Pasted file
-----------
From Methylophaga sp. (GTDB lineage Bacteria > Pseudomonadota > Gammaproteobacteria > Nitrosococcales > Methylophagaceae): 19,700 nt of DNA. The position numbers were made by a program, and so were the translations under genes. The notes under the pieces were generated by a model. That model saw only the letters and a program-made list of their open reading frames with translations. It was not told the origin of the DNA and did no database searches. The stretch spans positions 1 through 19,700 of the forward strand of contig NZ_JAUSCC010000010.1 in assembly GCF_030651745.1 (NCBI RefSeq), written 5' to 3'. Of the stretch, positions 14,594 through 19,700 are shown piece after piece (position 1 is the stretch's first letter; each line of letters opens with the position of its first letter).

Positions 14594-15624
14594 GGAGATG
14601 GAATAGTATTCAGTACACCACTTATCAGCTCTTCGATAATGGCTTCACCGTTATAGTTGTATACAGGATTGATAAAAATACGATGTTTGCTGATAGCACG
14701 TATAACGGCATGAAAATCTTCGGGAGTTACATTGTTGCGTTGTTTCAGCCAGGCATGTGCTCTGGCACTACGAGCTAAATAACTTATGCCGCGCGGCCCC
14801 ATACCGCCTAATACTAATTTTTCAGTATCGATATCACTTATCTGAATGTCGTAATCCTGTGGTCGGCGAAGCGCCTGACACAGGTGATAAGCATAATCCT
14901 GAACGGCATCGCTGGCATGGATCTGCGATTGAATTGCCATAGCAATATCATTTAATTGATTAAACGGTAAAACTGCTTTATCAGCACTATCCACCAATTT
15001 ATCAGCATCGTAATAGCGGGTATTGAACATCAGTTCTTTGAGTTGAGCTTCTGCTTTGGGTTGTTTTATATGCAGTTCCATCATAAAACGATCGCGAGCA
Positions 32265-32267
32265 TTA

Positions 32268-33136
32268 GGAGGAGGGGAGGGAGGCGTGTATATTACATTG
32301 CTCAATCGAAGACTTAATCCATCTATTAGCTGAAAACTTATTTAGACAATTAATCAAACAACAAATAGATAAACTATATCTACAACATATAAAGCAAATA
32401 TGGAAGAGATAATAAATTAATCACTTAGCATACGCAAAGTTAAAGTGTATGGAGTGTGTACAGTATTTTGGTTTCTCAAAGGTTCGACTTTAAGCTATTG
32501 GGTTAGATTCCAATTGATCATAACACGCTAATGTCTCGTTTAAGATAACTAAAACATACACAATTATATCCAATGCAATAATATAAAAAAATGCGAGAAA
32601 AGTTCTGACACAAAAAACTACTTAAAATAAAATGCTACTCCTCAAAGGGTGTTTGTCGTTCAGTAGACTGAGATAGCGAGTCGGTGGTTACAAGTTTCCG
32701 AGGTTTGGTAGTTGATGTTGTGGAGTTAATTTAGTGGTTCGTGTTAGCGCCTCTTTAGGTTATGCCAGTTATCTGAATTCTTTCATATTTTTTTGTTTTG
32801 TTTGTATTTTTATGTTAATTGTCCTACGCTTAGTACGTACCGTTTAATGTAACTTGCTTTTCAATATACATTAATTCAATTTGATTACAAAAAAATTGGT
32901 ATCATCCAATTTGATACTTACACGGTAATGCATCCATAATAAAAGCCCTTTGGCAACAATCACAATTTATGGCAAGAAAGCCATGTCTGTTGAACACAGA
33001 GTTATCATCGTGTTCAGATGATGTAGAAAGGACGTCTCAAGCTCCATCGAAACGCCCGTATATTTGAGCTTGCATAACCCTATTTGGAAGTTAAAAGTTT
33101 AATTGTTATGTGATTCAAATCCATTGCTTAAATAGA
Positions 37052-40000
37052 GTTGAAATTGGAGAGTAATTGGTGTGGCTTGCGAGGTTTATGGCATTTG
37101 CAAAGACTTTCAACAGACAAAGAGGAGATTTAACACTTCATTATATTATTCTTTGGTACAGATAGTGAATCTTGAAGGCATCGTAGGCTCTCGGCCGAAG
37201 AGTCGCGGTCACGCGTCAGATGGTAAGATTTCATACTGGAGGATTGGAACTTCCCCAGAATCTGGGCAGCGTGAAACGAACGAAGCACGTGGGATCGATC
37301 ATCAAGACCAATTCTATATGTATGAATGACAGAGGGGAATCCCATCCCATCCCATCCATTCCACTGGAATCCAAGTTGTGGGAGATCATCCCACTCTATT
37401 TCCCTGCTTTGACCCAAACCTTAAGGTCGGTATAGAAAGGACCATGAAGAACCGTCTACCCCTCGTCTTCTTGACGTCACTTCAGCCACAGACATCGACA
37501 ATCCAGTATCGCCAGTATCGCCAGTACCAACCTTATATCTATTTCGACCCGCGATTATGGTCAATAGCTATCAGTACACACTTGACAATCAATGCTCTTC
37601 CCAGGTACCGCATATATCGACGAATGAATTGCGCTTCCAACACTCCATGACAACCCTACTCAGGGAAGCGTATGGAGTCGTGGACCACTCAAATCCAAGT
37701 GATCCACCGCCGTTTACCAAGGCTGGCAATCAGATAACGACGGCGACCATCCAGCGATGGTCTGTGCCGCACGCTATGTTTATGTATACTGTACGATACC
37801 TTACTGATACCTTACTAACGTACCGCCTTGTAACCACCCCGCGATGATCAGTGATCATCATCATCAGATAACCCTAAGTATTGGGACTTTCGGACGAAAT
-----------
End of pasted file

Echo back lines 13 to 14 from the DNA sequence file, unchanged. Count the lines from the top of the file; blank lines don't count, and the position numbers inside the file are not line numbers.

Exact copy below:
32301 CTCAATCGAAGACTTAATCCATCTATTAGCTGAAAACTTATTTAGACAATTAATCAAACAACAAATAGATAAACTATATCTACAACATATAAAGCAAATA
32401 TGGAAGAGATAATAAATTAATCACTTAGCATACGCAAAGTTAAAGTGTATGGAGTGTGTACAGTATTTTGGTTTCTCAAAGGTTCGACTTTAAGCTATTG